Remember the road that was paved with good intentions? Well, that's where we are with the economy. There's no lack of ability to determine what the problems are with the economy, but there's a significant lack of ability to find an appropriate solution.

We are in the process of solving the employment crisis, the financial market crisis, the auto crisis, the climate crisis, the healthcare crisis, and the list goes on. The problem is that we are creating more uncertainty than confidence in the minds of business, consumers and those owning our debt.

The underlying disease that keeps the patient in intensive care is uncertainty. It keeps the caregivers from identifying a course of action that will fit the current circumstances. That results in the behavior that reduces risk in all areas that affect the patient — in this case, the U.S. economy.

Uncertainty in the eyes of the consumer comes from employment opportunities, which are diminished due to the uncertainty facing financial institutions. Small businesses are the key to increasing employment. They are the source for more full-time and part-time employment than the combined totals of the largest U.S. corporations; however, these businesses have operating characteristics that lead to a greater likelihood of going out of business than larger corporations.

For a small business to operate, it needs access to working capital to bridge difficult times. The need for funds could be for payroll, operating supplies or even rent. Whatever the source for the need, it is real, usually immediate and requires a line of credit or a responsive lender that can make the funds transfer on an as-needed basis. Right now, it is more difficult than in the past for the small business owner to get access to those funds.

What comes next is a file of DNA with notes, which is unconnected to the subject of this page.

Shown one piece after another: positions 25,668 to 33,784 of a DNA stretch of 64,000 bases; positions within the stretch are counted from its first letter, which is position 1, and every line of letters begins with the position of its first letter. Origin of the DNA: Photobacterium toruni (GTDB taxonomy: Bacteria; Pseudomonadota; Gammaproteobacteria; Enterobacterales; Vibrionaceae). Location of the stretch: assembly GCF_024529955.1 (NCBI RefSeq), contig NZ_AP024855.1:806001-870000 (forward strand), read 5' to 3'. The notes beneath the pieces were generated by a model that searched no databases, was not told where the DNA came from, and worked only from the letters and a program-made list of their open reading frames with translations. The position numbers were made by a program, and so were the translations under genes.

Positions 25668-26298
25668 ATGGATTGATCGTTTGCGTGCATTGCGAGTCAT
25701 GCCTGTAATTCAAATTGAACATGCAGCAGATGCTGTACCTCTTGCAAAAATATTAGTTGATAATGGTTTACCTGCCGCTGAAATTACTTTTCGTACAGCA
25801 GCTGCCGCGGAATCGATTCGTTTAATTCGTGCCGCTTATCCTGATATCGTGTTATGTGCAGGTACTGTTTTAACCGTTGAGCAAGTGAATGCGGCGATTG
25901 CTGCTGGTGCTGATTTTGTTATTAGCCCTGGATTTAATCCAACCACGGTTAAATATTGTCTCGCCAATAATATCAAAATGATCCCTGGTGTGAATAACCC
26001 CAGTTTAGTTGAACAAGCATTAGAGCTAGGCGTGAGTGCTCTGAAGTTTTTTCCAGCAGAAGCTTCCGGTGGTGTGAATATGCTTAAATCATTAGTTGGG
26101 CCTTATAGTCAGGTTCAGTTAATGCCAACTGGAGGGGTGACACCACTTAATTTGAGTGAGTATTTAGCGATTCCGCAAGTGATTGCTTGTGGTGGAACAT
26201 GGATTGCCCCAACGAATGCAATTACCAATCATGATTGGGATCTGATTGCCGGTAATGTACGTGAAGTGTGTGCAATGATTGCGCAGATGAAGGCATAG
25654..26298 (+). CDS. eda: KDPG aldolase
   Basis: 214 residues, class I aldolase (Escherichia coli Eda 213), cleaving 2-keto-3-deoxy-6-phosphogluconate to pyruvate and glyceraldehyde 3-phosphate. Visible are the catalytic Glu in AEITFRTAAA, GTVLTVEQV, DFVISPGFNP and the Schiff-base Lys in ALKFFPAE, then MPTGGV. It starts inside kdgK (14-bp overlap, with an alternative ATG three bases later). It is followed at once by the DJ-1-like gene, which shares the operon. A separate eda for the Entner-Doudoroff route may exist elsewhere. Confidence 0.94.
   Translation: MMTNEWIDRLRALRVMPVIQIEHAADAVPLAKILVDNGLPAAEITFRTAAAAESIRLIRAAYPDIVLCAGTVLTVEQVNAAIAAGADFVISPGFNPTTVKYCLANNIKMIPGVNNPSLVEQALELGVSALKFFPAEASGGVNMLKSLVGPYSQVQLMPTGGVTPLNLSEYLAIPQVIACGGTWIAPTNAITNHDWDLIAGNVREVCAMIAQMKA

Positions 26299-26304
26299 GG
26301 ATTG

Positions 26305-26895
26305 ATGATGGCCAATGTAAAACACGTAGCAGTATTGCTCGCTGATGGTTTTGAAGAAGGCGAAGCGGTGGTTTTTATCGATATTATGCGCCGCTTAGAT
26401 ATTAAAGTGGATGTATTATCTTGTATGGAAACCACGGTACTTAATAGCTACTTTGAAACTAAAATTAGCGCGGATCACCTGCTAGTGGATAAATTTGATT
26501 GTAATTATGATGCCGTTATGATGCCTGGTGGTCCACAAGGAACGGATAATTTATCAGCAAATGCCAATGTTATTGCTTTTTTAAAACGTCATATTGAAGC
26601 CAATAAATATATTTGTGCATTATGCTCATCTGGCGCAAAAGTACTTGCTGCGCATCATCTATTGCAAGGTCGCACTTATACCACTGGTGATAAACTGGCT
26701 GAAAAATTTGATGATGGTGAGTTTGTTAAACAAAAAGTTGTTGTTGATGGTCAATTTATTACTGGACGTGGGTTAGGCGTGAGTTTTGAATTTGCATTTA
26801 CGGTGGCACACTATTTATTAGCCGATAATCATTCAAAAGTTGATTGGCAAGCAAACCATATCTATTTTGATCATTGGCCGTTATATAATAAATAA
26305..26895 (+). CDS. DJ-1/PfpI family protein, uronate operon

The reason is the uncertainty faced by the lender, usually a hometown bank that has been conducting this type of business for years. That lender now has to create a portfolio of loans that have a higher incidence of stable clients than those that are more prone to failure. If the lender does not do this, it faces the now higher scrutiny of the regulatory agency that guarantees depositors' funds. Nothing like having the regulators show up to review your books. As a result, loans are not as forthcoming to the group that could provide the greatest increase in employment.

The consumer looks at the inability of employment to be increased and decides that it would be best if they put off major purchases for an indefinite period. They also substitute less expensive goods, disrupting a supply chain that had been rather robust until the recession dragged on. Adding more expense to the consumer through wildly fluctuating pump prices for gas further reduces the willingness to commit to the purchase of goods that need to be financed.

Another drag on the economy is the increased uncertainty in the bond and equity markets. The drop in the Dow Jones Industrial Average from 14,000 to less than 8,000 was an eye-opener for many seeking to fund retirement. Guess who's staying in the labor pool due to the uncertainty of available funds for retirement? The bond holders look to rising interest rates that will be needed to pay for the rising debt at the Federal level, thus driving down yields for existing bondholders.

The solution is not more uncertainty. Cooler heads need to prevail so the pavement of good intentions does not yield to the size of the potholes we are now experiencing.